Posted by Benjamin on April 07, 2004 at 19:22:31:
In Reply to: Who else thinks the quality of living in NYC is way overrated? posted by Dick Bloomberg on April 07, 2004 at 14:06:02:
I just happened upon this site while looking for information on a particular New York City building. But as a life-long New Yorker and former urban planner, I find your question "irrestible"!
While I, myself, love living in Manhattan, I think a number of your criticisms are quite valid, and it bothers that such criticisms are often ignored or glossed over by those concerned with the future of New York (or "traditional" urban cities, in general). I think solving similar problems in the past is actually what made New York City (and other cities) great. It lead to the invention, or adoption, of wonderful innovations like street railways, elevators, indoor plumbing, improved fire-proofing, weather-protected transportation and shopping concourses (like Grand Central Terminal's or Rockefeller Center's), and, of course, a great, great many others.
And not only did such problem-solving make New York City more liveable, it also contributed to the creation of New York City exports that helped the City's economy grow and thrive.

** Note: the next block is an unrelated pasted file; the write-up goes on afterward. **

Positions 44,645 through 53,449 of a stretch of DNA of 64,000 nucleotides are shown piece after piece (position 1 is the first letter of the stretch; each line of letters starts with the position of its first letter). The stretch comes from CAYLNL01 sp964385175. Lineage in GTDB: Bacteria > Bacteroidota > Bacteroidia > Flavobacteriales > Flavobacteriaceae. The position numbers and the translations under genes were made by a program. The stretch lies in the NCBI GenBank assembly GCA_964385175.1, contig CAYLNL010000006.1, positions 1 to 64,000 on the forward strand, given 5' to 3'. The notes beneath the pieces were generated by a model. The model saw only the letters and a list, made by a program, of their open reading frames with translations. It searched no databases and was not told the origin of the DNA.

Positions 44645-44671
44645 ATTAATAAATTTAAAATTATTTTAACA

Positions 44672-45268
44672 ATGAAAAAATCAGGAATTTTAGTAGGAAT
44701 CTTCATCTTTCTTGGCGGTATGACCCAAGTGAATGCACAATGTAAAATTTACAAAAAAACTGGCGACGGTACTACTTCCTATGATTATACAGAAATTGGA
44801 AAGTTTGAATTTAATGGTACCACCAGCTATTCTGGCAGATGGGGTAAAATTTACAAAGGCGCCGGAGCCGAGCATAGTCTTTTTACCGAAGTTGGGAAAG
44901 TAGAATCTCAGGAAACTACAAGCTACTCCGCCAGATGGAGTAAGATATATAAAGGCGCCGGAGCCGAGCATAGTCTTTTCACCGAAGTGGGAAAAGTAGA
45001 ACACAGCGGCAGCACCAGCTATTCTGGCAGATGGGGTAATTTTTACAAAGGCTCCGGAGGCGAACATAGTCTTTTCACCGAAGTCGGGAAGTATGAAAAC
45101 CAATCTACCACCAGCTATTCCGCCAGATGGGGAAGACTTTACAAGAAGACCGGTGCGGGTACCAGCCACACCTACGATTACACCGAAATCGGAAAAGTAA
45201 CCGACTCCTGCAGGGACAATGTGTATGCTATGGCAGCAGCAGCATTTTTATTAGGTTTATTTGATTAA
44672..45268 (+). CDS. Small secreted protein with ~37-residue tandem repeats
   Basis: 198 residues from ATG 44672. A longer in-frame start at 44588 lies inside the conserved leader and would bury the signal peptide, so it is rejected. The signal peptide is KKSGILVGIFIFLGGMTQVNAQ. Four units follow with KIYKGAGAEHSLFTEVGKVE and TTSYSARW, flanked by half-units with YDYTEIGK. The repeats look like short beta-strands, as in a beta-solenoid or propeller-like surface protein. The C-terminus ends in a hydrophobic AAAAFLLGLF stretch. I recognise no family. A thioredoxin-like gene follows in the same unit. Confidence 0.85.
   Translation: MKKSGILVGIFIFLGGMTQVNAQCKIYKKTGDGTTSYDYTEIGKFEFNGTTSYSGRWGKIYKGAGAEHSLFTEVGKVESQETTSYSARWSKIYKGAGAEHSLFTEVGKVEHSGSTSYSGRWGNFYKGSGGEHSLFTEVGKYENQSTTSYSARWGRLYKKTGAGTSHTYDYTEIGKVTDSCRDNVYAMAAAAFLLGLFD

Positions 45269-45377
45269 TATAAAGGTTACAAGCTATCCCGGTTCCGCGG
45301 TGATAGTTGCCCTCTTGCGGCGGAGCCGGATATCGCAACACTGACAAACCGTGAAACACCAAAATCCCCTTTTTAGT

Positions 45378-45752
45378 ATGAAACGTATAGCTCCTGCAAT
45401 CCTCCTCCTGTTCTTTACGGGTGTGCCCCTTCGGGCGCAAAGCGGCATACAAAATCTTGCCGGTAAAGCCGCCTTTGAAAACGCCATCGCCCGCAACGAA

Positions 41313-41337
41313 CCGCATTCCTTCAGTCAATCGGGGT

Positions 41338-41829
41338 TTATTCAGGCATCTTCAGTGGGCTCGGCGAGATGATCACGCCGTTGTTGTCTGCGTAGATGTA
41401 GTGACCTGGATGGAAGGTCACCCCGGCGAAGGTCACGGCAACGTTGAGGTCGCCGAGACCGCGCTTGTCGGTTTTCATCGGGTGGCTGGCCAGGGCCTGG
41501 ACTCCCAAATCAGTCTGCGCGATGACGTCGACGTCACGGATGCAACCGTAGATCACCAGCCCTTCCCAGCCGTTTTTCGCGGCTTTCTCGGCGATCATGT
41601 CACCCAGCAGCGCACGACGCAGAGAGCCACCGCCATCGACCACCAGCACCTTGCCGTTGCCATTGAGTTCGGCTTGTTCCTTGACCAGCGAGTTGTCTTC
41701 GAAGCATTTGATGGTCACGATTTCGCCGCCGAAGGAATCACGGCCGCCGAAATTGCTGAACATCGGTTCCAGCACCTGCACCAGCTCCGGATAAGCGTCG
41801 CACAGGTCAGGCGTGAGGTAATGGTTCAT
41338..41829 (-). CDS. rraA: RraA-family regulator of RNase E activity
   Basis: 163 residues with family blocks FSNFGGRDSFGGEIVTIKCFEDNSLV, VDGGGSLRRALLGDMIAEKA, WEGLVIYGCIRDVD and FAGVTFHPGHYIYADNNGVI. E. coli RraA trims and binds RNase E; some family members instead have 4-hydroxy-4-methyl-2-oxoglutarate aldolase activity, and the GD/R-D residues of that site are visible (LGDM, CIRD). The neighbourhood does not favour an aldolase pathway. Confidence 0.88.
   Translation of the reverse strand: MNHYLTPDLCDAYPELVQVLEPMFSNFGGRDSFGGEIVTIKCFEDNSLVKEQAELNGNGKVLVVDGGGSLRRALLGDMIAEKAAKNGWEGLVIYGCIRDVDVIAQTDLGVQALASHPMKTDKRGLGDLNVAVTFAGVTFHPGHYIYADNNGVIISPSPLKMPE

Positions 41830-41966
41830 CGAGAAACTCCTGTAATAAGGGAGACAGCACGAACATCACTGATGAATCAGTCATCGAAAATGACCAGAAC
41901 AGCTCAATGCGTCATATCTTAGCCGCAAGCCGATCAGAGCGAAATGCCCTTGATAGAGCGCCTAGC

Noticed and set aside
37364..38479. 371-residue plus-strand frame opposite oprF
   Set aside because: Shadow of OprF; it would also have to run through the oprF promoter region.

But for a variety of reasons, it seems to have become more and more fashionable to blame the negatives of New York City living (and the negatives of living in "traditional" urban cities, in general) on other factors -- rather than upon our failure to address and solve the genuine problems (some new and some old) that are created by urban living.
Some other thoughts:
In a city like New York, a lot depends upon one's individual circumstances. An extreme example: it seems to me that the very rich experience New York as a very different place than those who are middle-class or poor. The very rich rarely, if ever, ride the subways, while for the middle-class and poor, the subway environment makes up an important part of their experience of the City. (I, myself, usually try to walk, even for distances of three miles or so each way, rather than take the subway.)
And, of course, a lot depends on one's life style -- one's likes, interests and values. I have relatives who wouldn't live in Manhattan even if they won the lottery and know others who, given their interests, etc., can't imagine not living in Manhattan.
But in order for the New York City to continue to be viable, or thrive, it will have to be able to attract and retain a broad variety of people -- and will thus have to address and solve some of the genuine problems that you bring up.
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